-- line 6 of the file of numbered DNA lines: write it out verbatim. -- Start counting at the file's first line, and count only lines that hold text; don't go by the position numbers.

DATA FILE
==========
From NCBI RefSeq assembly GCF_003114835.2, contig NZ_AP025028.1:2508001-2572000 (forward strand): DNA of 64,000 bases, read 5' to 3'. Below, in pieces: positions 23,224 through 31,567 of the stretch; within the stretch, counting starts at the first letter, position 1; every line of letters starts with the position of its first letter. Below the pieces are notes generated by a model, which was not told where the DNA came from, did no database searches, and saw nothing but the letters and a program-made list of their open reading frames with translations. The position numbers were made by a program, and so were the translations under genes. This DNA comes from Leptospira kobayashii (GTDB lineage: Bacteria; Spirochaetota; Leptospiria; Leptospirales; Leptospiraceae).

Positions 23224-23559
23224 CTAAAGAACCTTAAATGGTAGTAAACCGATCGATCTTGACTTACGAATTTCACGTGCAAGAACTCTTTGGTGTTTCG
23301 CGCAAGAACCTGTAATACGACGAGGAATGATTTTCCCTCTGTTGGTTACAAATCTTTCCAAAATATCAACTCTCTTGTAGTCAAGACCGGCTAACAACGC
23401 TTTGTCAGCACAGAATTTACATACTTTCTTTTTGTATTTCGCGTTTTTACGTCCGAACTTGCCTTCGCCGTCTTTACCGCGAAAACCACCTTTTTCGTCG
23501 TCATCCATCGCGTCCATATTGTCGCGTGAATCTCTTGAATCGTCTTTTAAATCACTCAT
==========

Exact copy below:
23501 TCATCCATCGCGTCCATATTGTCGCGTGAATCTCTTGAATCGTCTTTTAAATCACTCAT